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Human Development week 1 notes

by: Meghan Skiba

Human Development week 1 notes HD 101

Meghan Skiba

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Basics to the beginning of Human Development, including key people and terms
Intro To HUman Development
Erin Miller
Class Notes
Human, development
25 ?




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This 7 page Class Notes was uploaded by Meghan Skiba on Saturday August 27, 2016. The Class Notes belongs to HD 101 at University of Alabama - Tuscaloosa taught by Erin Miller in Fall 2016. Since its upload, it has received 19 views. For similar materials see Intro To HUman Development in Human Development at University of Alabama - Tuscaloosa.


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Date Created: 08/27/16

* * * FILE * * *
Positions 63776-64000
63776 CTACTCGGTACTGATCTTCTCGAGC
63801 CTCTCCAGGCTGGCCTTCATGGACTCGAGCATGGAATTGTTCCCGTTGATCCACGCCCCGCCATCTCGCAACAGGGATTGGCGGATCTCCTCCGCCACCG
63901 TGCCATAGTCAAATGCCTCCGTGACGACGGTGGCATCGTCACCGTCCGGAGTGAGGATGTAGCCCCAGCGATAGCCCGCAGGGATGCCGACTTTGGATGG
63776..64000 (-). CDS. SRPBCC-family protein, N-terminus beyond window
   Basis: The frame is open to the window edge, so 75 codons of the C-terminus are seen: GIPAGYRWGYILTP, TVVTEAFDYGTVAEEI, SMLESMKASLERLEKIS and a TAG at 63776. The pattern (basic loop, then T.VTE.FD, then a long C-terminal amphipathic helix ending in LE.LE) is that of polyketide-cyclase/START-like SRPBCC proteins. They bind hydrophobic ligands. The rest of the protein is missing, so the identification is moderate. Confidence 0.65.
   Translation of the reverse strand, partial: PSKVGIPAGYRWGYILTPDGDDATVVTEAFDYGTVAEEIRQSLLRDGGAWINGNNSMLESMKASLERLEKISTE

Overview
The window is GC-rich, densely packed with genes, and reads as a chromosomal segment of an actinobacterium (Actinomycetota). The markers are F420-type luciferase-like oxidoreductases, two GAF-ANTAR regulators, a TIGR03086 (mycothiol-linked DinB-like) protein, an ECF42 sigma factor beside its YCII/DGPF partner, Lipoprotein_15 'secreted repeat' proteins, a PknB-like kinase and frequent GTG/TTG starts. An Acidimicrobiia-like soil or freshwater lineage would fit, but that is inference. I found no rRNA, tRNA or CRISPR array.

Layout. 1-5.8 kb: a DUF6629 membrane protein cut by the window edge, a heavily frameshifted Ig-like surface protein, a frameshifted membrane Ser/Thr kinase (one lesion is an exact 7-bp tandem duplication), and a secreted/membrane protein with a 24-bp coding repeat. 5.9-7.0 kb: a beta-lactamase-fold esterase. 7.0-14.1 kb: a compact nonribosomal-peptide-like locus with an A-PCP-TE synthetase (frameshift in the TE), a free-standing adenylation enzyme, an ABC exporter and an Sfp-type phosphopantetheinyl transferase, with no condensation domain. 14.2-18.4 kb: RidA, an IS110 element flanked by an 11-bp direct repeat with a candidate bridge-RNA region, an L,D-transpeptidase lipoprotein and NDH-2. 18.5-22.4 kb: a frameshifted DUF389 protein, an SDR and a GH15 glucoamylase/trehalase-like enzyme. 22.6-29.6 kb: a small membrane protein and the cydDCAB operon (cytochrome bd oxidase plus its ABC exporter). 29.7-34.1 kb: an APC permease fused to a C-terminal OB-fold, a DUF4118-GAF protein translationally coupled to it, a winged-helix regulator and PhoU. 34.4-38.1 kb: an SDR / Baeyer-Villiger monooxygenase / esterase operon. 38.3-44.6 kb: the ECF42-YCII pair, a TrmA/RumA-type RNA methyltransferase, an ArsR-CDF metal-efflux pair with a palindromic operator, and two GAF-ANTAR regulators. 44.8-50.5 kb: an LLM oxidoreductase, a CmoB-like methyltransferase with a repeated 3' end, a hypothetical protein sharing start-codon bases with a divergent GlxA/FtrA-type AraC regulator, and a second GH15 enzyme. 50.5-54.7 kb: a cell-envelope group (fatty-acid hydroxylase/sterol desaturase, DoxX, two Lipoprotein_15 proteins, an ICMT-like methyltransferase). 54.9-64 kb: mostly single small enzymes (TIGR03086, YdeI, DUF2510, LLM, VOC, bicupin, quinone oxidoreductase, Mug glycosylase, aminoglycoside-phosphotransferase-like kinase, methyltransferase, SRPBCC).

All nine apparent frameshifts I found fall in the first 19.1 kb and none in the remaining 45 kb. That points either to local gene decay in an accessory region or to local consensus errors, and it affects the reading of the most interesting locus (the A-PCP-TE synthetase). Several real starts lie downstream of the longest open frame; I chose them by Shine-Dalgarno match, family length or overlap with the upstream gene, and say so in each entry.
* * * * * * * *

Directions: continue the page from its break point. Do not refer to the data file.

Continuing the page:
Human Development August 23, 2016 Homework online on Launchpad Quiz due Thursday night on Launchpad  The Science of Human Development Understanding how and why people of all ages and circumstances change or remain the same  over time Understanding How and Why Five basic steps of Scientific Method Begin with curiosity Develop a hypothesis Test the hypothesis Draw conclusions Report results Replication Nature vs. Nurture Debate Nature Influence of inherited genes Nurture Environmental influences that affect development Epigenetics How environmental factors affect genes and genetic expression Differential Susceptibility How environmental experiences differ because of particular inherited genes Domains of Human Development Biological Development (bodies) Cognitive Development (thinking) Psychological Development (social world) Age Ranges for Different Periods of Development Infancy 0 to 2 years Early Childhood 2 to 6 years Middle Childhood 6 to 11 years Adolescence 11 to 18 years Emerging Adulthood 18 to 25 years Adulthood 25 to 65 years Late Adulthood 65 years and older “Do these age ranges apply to all children? Why? Why not?” Life Span Perspective Development is multi directional  Over time, human characteristics change in every direction  Several major theorists describe discontinuous stages of development:  Freud, Erickson, Piaget  Others view development as a continuous process  Critical and Sensitive Periods  Critical Periods    Development must happen at this time for normal development  Sensitive Periods     Development occurs most easily at this time ex: learned language around age 1­3 Development is multi­contextual  Historical Context Cohort: all persons born within a few years of one another are said to be a cohort, a group defined by the shared age of its members Ecological Systems Approach (Bronfenbrenner) Each person is affected by social environment  Ecological Model Largest to smallest: Macrosystem (political processes) ­­Exosystem (university)  ­­ Mesosystem (connections) – Microsystem (family)    Socioeconomic context Socioeconomic status (SES): Income, wealth, occupation, education, and  neighborhood   Poverty Traditionally relates to food costs and family size Development is Multi Cultural  Culture System of shared beliefs, norms, behaviors, and expectations that persist over  time and prescribe social behavior  Social Construction Based on shared perceptions, not on objective reality  Deficit or Just Difference? Humans tend to believe that they, their nation, and their culture are a little better  than others (difference equals deficit error) Belief becomes destructive id it reduces respect and appreciation for others Differences may be assets or deficits  Lev Vygotsky: described interaction between culture and education  Ethnic and Racial Groups Ethnicity Social construction – affected by social context, not a direct outcome of  biology.  Ethnic Group Consists of people whose ancestors were born in the same region and  who often share a language, culture, and religion Race Social construction that continues to lead racism Development is Plastic  Plasticity is basic to a contemporary understanding of human development  It simultaneously incorporates two facts: People can change over time New behavior depend partly on what has already happened Human Development – Chapter 1 Continued August 25, 2016 Theories of Human Development :  Developmental Theory Systematic statement of principles and generalizations Framework for understanding how and why people change as they grow older Psychoanalytic Theory: Freud and Erikson Theory:   irrational, unconscious drives and motives originate in childhood  and underlie human behavior Freud:  first psychoanalyst  proposes five psychosexual stages where sensual satisfaction is  linked to developmental needs and conflicts  suggests personality patterns are determined by early conflict  resolution Erik Erikson:  described eight developmental stages, characterized by a  challenging developmental crisis  proposed five psychosocial stages built on Freud’s theory, but  added three adult stages  Behaviorism: John Watson Learning Theory  focuses on observable behavior  describes the laws and processes by which behavior is learned Conditioning  proposes that learning takes place through processes by which  responess become linked to particular smimuli Classical Conditioning/ Respondent Conditioning: Pavlov  demonstrates that behaviors can be learned by associations  between an environmental and a naturally occurring  stimulus Operant Conditioning/ Instrumental Conditioning: Pavlov & Skinner  a learning process in which a particular action is followed  either by something desired or something unwanted,  making the action either more or less likely to be repeated B.F. Skinner:  Inspired by Pavlov  experiments with rats, pigeons, and his own daughter Social Learning Theory: Albert Bandura extension of behaviorism that emphasizes that other people influence each  person’s behavior proposes that, even without specific reinforcement, every individual learns many  things through observation and imitation of other people (modeling) Albert Bandura:   first described social learning theory  emphasizes the influence that other people have over a person’s  behavior Cognitive Theory: Jean Piaget – four major age related periods assimilation: experiences are interpreted to fit into or assimilate with old ideas accommodation: old ideas are restructured to include or accommodate new ideas  proposes thoughts and expectations profoundly affect actions,  attitudes, beliefs, and assumptions  focuses on changes in how people think over time four periods:   sensorimotor  preoperational  concrete operational  formal operational Humanism: Abraham Maslow arranges common human needs in hierarchy stresses the potential all human beings have to be good and the believed that all  people have the same basic needs, regardless of culture or gender or other variables 1. psychological 2. safe and secure 3. love and belonging 4. esteem 5. self­actualization Evolutionary Theory: Charles Darwin suggests that organisms change over time as a result of changes in heritable  physical or behavioral traits ­survival over time­ Using The Scientific Method Scientific Observation required researchers to record behavior systematically and objectively may be conducted in a naturalistic setting or a laboratory Experiments establish causal relationships among variables Variables  independent  dependent Groups  experimental group  comparison group Survey included information collected from a large number of people through interview,  questionnaire, or some other means Challenges  acquiring valid survey data is not easy  some people lie; some change their minds  survey answers are influenced by the wording and the sequence of  the questions Basic Research Designs cross sectional (quicker) longitudinal research cross sequential research (combination of cross sectional and longitudinal) Cautions and Challenges From Science: Correlations: a correlation exists between two variables if one variable is more (or less) likely  to occur when the other does not  positive, negative, or zero correlation CORRELATION DOES N O T EQUAL CAUSATION Qualitative Research: easily translated across cultures easier to summarize, chart, and replicate more vulnerable to bias and harder to replicate Ethics Each academic discipline and professional sociery involved in the study of human  development has a code of ethics (ex; IRB)  ensure that participation is voluntary, confidential, and harmless  ensure that participants understand the research procedures and any risks involved  promote research accuracy, honesty, and truthfulness  study and report data on many issues that are crucial for the  optimal development of all people